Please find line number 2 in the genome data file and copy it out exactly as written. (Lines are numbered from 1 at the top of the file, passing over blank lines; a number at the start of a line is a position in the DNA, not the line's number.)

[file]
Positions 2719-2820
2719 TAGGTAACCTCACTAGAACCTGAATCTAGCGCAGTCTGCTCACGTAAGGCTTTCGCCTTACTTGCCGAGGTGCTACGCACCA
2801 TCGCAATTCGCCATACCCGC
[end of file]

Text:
2719 TAGGTAACCTCACTAGAACCTGAATCTAGCGCAGTCTGCTCACGTAAGGCTTTCGCCTTACTTGCCGAGGTGCTACGCACCA